Here are additional facts:
- Nozzle reaction for both the 1 ¾ and 2 ½ are virtually identical since the GPM and diameter of the nozzle are the same.
- Kink flow testing revealed that on average a kink in the 2 ½ hose would result in the flow decreasing from 265 GPM to 240 GPM.
- Kink flow testing revealed that on average a kink in the 1 ¾ hose would result in the flow decreasing from 260 GPM to 210 GPM. The significant decrease is obviously due to the amount of water flowing through a smaller diameter hose.
- 2 ½ hose was guaranteed to kink, 4 firefighters could not manage all the kinks resulting in a decrease average flow of GPM.
- 1 ¾ hose was extremely difficult to kink due to the high pump pressure. Only one kink that was corrected easily and quickly. The average GPM was around 250-260.
- Low friction loss hose was used (Ponn Conquest). Anyone who is a student of the fire service understands the actual diameter of this hose is slightly larger that standard hose (or slightly larger than what the manufactures actually advertises it as); however, manageability of the low friction loss hose vs the standard hose is identical.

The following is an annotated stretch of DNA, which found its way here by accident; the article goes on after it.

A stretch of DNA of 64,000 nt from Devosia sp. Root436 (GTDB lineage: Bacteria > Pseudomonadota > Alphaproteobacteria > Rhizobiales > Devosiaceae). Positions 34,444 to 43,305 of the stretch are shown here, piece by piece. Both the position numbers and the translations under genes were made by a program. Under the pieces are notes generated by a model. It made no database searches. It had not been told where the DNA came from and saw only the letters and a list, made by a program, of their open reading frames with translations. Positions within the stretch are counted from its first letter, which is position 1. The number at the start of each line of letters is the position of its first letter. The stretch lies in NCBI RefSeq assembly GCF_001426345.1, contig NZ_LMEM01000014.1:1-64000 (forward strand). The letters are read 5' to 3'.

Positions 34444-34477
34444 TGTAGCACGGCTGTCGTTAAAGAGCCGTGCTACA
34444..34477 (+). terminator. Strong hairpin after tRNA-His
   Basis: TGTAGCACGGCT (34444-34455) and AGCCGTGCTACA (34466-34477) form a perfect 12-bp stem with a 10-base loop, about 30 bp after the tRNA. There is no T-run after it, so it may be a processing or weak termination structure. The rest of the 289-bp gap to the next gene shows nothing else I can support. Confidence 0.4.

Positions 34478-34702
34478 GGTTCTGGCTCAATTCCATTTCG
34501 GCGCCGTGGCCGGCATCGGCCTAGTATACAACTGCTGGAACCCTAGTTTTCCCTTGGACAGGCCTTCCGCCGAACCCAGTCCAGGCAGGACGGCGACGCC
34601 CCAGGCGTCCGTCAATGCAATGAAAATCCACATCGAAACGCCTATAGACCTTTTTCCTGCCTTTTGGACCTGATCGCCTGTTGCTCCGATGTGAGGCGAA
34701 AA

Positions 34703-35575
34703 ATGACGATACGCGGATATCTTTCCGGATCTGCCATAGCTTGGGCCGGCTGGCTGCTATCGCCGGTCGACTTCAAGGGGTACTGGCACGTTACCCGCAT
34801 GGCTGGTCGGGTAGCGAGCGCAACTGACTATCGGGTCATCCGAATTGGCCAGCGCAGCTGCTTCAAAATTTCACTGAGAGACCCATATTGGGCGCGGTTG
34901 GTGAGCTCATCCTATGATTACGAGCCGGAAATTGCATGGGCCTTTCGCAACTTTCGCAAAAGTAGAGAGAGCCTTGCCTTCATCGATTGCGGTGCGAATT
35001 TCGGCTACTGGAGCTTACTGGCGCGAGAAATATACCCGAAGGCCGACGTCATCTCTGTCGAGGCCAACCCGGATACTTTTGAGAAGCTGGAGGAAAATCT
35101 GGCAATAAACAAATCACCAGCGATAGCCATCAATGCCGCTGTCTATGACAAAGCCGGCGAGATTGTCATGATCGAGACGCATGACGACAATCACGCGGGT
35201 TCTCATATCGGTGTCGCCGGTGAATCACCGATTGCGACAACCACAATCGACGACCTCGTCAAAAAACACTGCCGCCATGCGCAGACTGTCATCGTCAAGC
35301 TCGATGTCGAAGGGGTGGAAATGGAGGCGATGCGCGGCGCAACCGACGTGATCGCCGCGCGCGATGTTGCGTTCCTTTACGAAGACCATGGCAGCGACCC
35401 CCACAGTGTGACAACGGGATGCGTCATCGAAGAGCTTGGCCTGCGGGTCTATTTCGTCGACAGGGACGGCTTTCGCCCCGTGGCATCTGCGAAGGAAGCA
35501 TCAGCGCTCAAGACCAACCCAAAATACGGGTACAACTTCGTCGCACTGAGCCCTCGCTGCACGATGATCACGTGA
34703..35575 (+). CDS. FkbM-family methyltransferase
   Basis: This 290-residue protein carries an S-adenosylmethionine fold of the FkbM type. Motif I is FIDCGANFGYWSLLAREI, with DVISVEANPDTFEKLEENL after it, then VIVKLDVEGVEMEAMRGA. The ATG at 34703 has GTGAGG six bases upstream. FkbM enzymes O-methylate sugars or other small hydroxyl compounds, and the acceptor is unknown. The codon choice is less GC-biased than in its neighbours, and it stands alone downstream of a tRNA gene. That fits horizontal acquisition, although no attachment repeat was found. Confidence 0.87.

- High pump pressure had no negative bearing on advancement or operation of hose
- The nozzle man has the same range of motion with the 1 ¾ line as the 2 ½ line
- Reach, penetration of the fire stream of each was identical
Advantages of the 1 ¾ option
- Literally ½ weight in comparison to 2 ½
- Nozzle controllability was the same if not better with the 1 ¾
- Line advances easier, faster, and more efficient
- Fatigue factor was much less that 2 ½
- Average GPM was greater than the 2 ½ (kink factor)
Disadvantages and limitations to the 1 ¾ high flow set up
- It is likely that anything over 200 ft of 1 ¾ set up will not work due to high friction loss factors.